Glowing Cheetah Wall Art


#1

Continuing the overall concept of my Glowing Overwatch Sign and Butterly Wall Art, I created the following for my youngest son, who is absolutely obsessed with Cheetahs.





This was actually the simplest of the series in terms of construction, as the art consists of a single layer. Since I wanted to keep the disconnected spots of the cheetah black, I engraved the transparent elements onto a sheet of Black and Clear Reverse Laserable Acrylic.

One could also achieve a similar effect with normal clear acrylic, by engraving and painting the black portions before removing the mask. But using the 2-color acrylic seemed easier and more reliable, and I wanted to try it out.

Like the previous butterfly, this one also uses a $16 WiFi LED controller, so he can control the lighting via a smart phone app or Alexa/Echo, including the ability to flow or jump through various colors and pulse to music.


Glowing Overwatch Sign
#2

Very cool use of that material!


#3

So many terrific projects from you, finely executed!


#4

Thanks very much! I suspect things will slow down a bit after the holiday frenzy, but this has been a wonderful time to experiment and challenge my skills. I’m looking forward to seeing what happens at a slightly more relaxed pace. :slight_smile:


#5

what actual LED element do you have attached to the wifi thing, and how does the frame stand up (or is it hung / with a box?)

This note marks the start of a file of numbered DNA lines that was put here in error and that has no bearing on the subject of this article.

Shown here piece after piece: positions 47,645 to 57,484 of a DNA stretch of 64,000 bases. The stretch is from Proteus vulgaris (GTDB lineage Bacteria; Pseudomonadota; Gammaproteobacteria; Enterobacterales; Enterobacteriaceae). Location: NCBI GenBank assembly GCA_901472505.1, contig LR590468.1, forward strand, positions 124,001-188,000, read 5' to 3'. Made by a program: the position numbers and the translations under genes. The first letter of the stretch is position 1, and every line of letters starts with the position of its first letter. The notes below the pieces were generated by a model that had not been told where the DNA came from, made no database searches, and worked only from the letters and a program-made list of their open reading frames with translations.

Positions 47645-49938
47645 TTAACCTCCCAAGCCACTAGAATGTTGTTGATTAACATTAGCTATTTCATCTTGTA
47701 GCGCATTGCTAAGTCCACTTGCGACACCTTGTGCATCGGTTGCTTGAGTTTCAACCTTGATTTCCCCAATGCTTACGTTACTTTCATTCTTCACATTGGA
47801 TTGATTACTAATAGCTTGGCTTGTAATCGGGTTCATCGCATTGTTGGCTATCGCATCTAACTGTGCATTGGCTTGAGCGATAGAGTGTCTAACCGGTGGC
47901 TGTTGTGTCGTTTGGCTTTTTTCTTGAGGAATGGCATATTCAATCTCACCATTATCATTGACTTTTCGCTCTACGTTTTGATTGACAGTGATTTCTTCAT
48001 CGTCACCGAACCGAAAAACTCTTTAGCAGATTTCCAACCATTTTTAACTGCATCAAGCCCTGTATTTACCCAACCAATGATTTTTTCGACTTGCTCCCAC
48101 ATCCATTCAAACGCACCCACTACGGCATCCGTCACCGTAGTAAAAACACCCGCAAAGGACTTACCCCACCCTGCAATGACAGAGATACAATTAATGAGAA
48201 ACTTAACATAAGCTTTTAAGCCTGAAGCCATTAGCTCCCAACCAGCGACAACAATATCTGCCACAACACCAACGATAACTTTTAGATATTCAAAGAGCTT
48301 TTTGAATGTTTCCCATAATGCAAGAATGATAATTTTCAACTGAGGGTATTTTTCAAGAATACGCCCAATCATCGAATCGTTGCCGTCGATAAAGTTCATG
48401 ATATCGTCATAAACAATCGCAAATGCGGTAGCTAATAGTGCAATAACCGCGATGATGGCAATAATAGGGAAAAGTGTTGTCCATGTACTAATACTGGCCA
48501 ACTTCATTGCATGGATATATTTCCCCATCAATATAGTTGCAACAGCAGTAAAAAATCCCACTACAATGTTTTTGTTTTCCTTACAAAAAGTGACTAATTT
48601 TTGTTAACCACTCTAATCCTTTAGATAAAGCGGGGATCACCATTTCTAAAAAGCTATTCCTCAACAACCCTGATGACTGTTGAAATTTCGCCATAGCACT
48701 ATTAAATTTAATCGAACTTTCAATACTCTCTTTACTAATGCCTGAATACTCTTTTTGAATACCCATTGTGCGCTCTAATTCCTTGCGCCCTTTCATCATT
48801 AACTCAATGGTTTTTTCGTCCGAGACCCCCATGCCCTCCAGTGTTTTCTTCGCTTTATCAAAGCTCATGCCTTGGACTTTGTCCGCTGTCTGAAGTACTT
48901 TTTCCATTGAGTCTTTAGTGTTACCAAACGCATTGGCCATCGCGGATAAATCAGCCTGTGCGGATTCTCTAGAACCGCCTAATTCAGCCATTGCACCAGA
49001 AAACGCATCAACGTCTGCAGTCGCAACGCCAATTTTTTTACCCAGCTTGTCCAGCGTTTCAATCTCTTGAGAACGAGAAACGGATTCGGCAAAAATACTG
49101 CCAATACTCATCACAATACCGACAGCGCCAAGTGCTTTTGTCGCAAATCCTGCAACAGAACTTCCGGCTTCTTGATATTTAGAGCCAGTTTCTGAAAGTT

#6

Will you just stop making things that are so cool?! :wink:


#7

The lighting element is a 5050 RGB LED Strip Light. (Specifically I used this one, but only because it had the best price at the time.) The Butterfly used a similar 5050 LED strip from another vendor, and the Overwatch sign used a single-color 3528 LED strip light.

The strip lights are affixed around the perimeter of the frame, facing each other. (In other words, they do not face the front of the frame, but instead illuminate everything indirectly.) This approach allowed me to position the lights in a shallower (2" deep) frame without having visible “hot spots”, which occurred at this distance when the LED elements were directly visible.

The photos were taken with the frame just resting on a shelf (it’s thick enough to support itself), but it’s designed to be hung on the wall. In this particular case, the IR remote receiver is positioned at the bottom right corner of the frame, near the plug. It protrudes slightly, since the IR remote requires line-of-sight. (The remote is technically optional since the controller also supports WiFi, but it’s handy so I kept it in.)

For it to be shelf-friendly, I would also need to relocate the power plug to the side or rear.

The back panel has multiple long strips removed as ventilation slots, but I’m not sure how effective they will really be with it hung on the wall. If it turns out to be a problem, I might need to add a slight stand-off so that it doesn’t hang directly against the wall.


#8

Hilarious! You’re on a roll with personalized gifts.


#9

Thanks, Dan. I am truly amazed at the possibilities for creativity that you and your team have unleashed. I look forward to even more refinements as the software side continues to evolve.

This community is amazing as well; I have been inspired and have learned so much from everyone!


#10

I’m learning to do wall art from you. :smile:
(Great job on the cheetah too!)


#11

Joshua is going to love it!